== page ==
In those moments when we step out of time, dissolved in a book or piece of music, where are we? First-person fiction is a form of voyeurism, surreptitious participation in a scene in which we have no presence. Reading Rachel Kushner’s The Flamethrowers I am invisibly present, pressed against protagonist Reno’s back as she weaves her Moto Valera motorcycle through New York traffic, almost able to observe through her eyes, almost able to think her thoughts. Almost because first-person fiction offers up this fantasy of being able to access another’s interior. This is one reason I read fiction. The very best fiction, and The Flamethrowers fits this description, promises this sort of access, with its characters, more real in many ways than those passing me on the train as I read. This is one of those stories, told so well that in years to come its scenes and characters will become part of my pool memories, hazily recollected like those parties where we observed and participated through a haze of alcohol or drugs.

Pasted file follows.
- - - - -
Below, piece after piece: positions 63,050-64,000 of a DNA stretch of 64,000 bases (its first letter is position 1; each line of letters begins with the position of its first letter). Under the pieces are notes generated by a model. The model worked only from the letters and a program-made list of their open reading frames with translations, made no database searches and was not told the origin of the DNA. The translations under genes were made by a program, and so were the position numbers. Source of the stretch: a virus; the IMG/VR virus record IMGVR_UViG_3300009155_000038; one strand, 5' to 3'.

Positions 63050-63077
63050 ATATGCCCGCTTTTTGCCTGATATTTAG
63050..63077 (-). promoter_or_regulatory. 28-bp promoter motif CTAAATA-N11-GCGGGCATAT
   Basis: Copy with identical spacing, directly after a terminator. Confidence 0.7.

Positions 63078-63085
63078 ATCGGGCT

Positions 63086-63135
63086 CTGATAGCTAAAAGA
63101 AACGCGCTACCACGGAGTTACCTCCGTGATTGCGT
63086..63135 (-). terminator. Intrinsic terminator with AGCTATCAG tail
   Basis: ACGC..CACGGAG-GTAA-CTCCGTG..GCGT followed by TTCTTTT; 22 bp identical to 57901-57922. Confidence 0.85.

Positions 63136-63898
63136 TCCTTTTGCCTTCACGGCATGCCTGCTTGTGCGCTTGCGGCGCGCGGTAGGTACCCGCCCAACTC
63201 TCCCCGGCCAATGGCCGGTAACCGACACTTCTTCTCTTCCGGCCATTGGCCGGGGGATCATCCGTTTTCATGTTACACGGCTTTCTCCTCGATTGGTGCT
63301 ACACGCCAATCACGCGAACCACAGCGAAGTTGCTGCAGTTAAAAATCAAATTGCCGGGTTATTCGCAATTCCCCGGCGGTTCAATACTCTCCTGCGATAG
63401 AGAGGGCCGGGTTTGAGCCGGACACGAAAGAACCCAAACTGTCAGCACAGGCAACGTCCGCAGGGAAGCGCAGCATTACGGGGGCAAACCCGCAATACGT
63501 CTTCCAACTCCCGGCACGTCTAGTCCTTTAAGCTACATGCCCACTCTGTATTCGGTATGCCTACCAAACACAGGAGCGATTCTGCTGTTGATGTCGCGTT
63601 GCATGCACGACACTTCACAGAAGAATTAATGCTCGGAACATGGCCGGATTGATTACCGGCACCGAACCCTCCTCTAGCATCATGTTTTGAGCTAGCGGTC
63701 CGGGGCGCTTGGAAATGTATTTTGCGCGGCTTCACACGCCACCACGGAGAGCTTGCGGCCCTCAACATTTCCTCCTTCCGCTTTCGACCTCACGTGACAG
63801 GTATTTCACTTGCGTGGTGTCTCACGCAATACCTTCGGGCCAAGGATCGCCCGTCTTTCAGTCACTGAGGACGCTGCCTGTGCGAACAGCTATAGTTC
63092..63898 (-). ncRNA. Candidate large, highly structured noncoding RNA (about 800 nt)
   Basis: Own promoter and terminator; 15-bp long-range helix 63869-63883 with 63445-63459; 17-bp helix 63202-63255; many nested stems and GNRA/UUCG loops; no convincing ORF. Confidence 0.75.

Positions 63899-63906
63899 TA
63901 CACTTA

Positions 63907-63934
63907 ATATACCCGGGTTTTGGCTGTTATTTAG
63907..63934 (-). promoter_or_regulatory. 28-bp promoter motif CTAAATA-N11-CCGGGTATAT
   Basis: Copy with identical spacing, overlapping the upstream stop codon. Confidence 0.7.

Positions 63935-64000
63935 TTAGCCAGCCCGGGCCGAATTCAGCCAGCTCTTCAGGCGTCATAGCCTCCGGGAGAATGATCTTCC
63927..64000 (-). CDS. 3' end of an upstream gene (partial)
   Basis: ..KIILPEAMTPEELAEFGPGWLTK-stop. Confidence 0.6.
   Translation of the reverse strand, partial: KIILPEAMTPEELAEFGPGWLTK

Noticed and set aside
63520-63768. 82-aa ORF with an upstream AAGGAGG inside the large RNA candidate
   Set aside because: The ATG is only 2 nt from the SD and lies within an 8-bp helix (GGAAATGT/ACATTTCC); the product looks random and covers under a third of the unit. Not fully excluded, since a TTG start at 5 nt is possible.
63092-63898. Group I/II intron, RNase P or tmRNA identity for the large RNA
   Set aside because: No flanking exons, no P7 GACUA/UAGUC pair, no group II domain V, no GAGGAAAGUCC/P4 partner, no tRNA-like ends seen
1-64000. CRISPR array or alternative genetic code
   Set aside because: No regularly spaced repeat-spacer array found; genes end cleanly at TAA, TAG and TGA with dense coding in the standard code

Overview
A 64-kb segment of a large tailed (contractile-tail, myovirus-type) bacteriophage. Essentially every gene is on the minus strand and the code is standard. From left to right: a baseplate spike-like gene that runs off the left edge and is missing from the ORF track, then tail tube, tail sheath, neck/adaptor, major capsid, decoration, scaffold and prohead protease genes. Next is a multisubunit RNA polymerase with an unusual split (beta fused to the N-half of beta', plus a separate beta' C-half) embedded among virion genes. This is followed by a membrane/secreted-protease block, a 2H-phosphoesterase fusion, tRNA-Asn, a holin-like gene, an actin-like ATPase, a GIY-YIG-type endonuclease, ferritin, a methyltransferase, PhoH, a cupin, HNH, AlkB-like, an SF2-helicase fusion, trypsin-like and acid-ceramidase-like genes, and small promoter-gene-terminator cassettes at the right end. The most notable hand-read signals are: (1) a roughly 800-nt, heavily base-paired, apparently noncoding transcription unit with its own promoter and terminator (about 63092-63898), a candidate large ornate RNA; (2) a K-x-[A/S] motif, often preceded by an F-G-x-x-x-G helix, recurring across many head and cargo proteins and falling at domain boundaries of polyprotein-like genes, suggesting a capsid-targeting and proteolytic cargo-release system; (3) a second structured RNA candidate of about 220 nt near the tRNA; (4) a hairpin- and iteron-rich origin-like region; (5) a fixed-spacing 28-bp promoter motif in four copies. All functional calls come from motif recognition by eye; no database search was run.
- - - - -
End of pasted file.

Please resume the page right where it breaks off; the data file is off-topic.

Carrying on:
My Moto Valera was vintage, a Benelli 750 Sei, an angular, ugly beast of a motorcycle. I have an urge to find one again, to ride, like Reno, across the Bonneville Salt Flats.